By Linda Sieg
TOKYO (Reuters) - The first female leader of Japan's opposition Democratic Party, Renho, said on Thursday she was resigning after her party failed to capitalize on Prime Minister Shinzo Abe's sinking support rates and suffered a heavy defeat in a Tokyo election.
Renho, who was born to a Japanese mother and a Taiwanese father and goes by one name, had hoped to repair the party's image when she took over last September. Her party was battered by three years in power plagued by bickering, flipflops and unkept promises.
However, support for the Democrats remains well below 10 percent even though backing for Abe has slid to below 30 percent in some polls because of suspected cronyism scandals and a feeling among voters that he takes them for granted.
"I have decided that it would be best to have new leadership take over," Renho told a news conference.
"I was unable to demonstrate the power for the Democratic Party to become an alternative to the Abe cabinet, which appears to be a distorted administration," she said. A party election would be held promptly to replace her, she said.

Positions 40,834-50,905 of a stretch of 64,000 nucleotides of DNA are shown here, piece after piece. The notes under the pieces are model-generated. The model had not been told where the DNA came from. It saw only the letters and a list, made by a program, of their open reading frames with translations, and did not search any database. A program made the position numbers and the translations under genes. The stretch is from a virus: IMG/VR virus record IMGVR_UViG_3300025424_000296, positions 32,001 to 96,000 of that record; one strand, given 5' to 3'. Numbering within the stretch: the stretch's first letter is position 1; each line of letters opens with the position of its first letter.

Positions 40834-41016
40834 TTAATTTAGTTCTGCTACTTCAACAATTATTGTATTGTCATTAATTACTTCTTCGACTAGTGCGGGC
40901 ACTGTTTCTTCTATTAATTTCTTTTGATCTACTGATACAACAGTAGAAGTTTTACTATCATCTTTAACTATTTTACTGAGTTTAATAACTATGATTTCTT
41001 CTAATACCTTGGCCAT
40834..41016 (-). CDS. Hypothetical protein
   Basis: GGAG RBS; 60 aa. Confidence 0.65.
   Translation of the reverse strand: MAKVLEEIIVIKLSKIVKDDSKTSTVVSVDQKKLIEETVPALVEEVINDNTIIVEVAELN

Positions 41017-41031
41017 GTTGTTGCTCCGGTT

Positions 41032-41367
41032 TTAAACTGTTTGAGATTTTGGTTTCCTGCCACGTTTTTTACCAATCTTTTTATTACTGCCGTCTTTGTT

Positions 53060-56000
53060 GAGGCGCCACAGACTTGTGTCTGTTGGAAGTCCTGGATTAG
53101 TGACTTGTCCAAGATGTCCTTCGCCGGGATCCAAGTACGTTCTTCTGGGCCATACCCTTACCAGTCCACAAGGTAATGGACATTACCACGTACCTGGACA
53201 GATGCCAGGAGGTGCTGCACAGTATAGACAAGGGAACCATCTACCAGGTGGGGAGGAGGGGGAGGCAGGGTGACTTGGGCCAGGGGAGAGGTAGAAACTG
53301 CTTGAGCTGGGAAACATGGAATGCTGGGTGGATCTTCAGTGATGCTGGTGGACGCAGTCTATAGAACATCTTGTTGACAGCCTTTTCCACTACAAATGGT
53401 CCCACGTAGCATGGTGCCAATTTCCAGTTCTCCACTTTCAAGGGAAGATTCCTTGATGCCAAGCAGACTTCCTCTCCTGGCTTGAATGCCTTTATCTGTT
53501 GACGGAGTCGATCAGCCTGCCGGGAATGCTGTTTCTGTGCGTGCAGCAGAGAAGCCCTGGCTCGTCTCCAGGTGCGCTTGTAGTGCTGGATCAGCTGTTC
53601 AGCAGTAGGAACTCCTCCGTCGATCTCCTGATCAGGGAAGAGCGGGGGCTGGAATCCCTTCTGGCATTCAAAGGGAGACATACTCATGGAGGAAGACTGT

Abe's Liberal Democratic Party (LDP) suffered an historic defeat at the hands of Tokyo Governor Yuriko Koike's Tokyo Citizens First Party in a July 2 Tokyo Metropolitan assembly election, where the Democrats took only five of 127 seats.
Renho, 49, was also plagued by a row that erupted when it was discovered last year that she held Taiwanese as well as Japanese citizenship.
Japanese law requires those with dual citizenship to choose by age 22 and, when opting for Japan, try to renounce the other nationality, although there is no penalty for not doing so.
She made part of her family register, or "koseki", public last week to prove she had renounced her Taiwanese citizenship and declared her choice of Japanese citizenship.
Renho told the news conference that the citizenship issue had nothing to do with her decision to resign.
The novice Democratic Party surged to power in 2009, ousting the long-ruling LDP with promises to put individuals ahead of companies and address social inequalities. Abe led the LDP to its own landslide victory three years later.
Although a Democratic Party-backed candidate won an election on Sunday for mayor of the northeastern city of Sendai, a Mainichi newspaper poll put support for the opposition party at a mere 5 percent, down three points from June.
(Additional reporting by Ami Miyazaki; Editing by Paul Tait)